Ring Video Doorbell 2 review: Higher res and easier to recharge, but just as bulky
It's not smaller, but it is smarter.
Ring’s second-generation video doorbell adds a quick release rechargeable battery and boosts video resolution from 720p to 1080p. It remains one of the only video doorbells that can provide its own power instead of relying on your home’s existing wiring.
Like the previous version we tested, we set up the Ring Video Doorbell 2 in its wireless configuration, mounting the unit in the same, somewhat awkward, location outside our front door. While much of the setup process remains the same, one key difference is the addition of a removable lithium ion battery. This means you can physically install the doorbell while waiting for the battery to charge. It also means you don’t have to remove a large portion of the unit when the same battery eventually runs out of juice. Simply pop off the faceplate, press the release latch, and the battery slides out.
Once again, we tested the video doorbell with the Chime Pro, a $49 plug-in chime and Wi-Fi range extender that boosts the Ring’s network signal and provides its own sonic alerts when someone rings your doorbell. The app setup remains the same, so after adding our new unit and naming it (Front Door), we spent a couple weeks comparing it to its predecessor.
In terms of performance, the second-gen Ring Video Doorbell isn’t all that different from the first. That’s both good and bad. When someone rings your Ring, instant notifications are reliable and nearly instantaneous regardless of where you are. Similarly, we didn’t notice any significant difference in the two-way audio quality, which remains clear on both ends. Most of the app-based options are the same, too, including the ability to create motion sensing schedules for specific days and times, check out the doorbell’s live feed, and dial in its motion sensitivity.
The boost in resolution is noticeable, but practically speaking, it won’t make much of a difference to the average user. Faces are still really only distinguishable when someone is within about 8-10 feet of the video doorbell and looking directly at it. You can zoom in slightly more without the image becoming a pixelated mess, but not enough to make the zoom feature particularly useful. Ring says the second-gen version has improved night vision—specifically, the ability to capture higher-quality images and video at greater distances—but we didn’t notice any significant difference when comparing newly-recorded night videos to previously downloaded ones from the first-gen doorbell.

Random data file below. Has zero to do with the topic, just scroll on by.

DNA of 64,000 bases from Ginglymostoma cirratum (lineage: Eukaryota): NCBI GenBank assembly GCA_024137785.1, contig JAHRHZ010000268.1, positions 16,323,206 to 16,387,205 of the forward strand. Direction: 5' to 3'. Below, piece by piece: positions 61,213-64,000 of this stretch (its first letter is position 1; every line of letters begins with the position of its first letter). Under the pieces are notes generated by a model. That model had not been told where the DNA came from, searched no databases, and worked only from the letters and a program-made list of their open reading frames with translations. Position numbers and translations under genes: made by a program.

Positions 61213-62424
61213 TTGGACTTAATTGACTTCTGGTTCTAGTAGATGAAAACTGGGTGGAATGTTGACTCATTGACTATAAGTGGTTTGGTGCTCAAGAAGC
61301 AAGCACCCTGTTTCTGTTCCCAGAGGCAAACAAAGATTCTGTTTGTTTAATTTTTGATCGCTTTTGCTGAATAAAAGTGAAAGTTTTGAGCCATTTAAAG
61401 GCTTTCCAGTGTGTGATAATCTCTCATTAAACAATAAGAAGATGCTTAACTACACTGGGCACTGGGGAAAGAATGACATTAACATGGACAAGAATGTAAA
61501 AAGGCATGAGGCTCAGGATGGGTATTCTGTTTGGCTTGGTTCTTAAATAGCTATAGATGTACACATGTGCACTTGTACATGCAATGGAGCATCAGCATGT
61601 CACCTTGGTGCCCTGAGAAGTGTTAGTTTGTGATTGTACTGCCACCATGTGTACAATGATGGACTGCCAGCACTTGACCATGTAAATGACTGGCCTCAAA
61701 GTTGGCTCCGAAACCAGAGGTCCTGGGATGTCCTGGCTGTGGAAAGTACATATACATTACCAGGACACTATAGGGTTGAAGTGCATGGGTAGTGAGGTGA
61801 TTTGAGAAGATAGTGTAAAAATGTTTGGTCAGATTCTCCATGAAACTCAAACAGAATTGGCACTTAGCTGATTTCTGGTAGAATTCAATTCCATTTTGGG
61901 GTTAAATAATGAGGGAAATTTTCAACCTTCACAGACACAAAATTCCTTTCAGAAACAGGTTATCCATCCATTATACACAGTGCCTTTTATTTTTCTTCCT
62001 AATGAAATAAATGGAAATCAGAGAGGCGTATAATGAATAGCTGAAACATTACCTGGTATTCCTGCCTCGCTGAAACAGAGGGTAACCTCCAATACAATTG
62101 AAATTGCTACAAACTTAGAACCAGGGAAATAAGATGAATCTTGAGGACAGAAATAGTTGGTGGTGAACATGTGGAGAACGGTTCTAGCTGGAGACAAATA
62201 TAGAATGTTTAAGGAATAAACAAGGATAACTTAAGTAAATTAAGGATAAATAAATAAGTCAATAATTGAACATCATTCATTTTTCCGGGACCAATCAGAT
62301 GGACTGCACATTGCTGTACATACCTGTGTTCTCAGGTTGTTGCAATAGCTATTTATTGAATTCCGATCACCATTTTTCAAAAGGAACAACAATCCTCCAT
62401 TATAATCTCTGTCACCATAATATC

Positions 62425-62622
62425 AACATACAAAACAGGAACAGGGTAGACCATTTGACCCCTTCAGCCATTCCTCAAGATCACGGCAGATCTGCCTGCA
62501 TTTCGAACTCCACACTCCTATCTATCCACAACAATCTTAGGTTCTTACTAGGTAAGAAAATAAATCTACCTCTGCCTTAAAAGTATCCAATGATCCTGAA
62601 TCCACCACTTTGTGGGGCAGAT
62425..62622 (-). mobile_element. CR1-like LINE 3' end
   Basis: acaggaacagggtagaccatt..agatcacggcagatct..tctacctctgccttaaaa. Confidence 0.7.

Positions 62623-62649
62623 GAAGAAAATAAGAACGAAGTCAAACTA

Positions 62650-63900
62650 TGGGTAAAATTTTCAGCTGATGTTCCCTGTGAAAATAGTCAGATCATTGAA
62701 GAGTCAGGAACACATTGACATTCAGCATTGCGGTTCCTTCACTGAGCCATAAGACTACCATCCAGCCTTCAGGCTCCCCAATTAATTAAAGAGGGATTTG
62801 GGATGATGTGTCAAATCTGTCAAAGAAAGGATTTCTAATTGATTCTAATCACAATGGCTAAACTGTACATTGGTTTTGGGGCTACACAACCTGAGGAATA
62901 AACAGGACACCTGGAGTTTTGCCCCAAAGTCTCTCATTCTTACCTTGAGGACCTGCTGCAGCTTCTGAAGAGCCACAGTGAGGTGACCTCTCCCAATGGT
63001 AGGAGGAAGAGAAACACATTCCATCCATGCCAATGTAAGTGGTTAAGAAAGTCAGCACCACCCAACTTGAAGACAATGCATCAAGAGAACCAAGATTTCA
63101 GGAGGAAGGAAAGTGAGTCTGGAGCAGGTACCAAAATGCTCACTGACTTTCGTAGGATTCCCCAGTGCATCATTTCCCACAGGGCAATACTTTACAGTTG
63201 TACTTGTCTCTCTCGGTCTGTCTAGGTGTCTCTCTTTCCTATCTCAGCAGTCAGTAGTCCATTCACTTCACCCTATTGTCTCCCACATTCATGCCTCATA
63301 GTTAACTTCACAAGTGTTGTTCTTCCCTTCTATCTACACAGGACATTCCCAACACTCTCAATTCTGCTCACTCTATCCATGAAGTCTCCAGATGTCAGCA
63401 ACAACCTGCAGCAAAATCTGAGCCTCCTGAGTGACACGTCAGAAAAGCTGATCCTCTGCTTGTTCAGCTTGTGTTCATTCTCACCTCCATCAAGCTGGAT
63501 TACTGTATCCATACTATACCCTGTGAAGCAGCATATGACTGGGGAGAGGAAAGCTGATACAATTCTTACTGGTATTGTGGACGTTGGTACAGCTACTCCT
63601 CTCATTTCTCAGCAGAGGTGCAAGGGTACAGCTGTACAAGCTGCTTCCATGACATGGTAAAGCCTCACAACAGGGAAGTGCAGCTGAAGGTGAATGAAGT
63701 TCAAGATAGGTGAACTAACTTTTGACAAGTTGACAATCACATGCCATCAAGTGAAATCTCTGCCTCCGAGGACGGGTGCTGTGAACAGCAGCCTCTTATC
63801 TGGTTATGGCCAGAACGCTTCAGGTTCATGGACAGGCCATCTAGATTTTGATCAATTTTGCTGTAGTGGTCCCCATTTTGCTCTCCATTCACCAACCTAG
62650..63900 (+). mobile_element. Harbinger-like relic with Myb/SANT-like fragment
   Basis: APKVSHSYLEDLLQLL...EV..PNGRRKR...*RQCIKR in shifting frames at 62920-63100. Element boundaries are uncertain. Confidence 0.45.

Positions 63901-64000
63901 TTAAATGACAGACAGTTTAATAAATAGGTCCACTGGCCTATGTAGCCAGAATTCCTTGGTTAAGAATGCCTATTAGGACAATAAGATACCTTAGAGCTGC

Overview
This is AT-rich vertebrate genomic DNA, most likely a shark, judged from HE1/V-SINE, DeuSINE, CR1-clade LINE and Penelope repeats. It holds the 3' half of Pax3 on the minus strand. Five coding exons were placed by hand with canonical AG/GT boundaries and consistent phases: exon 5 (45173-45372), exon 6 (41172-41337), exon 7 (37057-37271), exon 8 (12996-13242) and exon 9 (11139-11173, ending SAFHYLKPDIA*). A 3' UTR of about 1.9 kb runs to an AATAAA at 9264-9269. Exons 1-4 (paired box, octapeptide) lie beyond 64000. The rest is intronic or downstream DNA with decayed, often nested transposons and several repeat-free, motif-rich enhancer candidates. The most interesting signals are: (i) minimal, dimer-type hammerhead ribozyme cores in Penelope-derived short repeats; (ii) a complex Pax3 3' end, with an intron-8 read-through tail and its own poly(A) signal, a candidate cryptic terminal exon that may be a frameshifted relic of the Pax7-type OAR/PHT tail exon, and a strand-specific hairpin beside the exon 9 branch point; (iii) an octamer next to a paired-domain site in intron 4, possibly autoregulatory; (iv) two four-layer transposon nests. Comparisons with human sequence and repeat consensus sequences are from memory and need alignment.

What is noticeable (and extremely welcome) is the redesigned battery. This is arguably the most noteworthy improvement to the Ring 2. While the first-gen version required you to basically unscrew and remove part of the doorbell unit to recharge the battery, this one lets you slide the battery out simply by pushing a latch at the bottom. The battery itself can then be directly recharged via an included USB cable.
Unfortunately, many of the problems we had with the original Ring made a reappearance in this version. Motion-triggered video recordings were at times glitchy and indecipherable. To our dismay, we also found that some recorded video events weren’t even actual videos. Thirty-seconds of one still frame from the entire recording were not an uncommon occurrence. Of course, as with all wireless smart home gadgets, Wi-Fi performance and bandwidth can make or break the experience. We confirm that neither were to blame for these issues, though.
As with the Ring 1, there were timing and motion sensitivity problems as well. The doorbell frequently began recording motion- and doorbell-triggered videos too late, often as the person was leaving. This meant we got to see the back of our postman’s head quite a bit. Adjusting the sensitivity in the app didn’t do much to remedy this behavior.
Finally, and most importantly, there’s the size issue. The Ring 2 is actually slightly larger than its predecessor, and while it’s great to have the flexibility of placement that comes with a wireless video doorbell, it doesn’t make much of a difference if you can’t find a place to properly mount it. If Ring could figure out a way to shrink down this wireless version to the size of its Ring Pro and eliminate some of the video recording inconsistencies, this smart doorbell would have no problem getting our ringing endorsement.
The bump in resolution and the redesigned battery are both welcome additions to the second-gen Ring Video Doorbell, but we’re still not wild about its bulk (which severely limits your installation options) or its inconsistent video recording performance.
Connectivity: 802.11 b/g/n Wi-Fi connection @ 2.4GHz
Dimensions: 5.05 in. x 2.5 in. x 1.08 in.
Colors: Venetian Bronze or Satin Nickel (both plates included)
Camera field of view: 160 degrees
Overall Grade: 3.5/5
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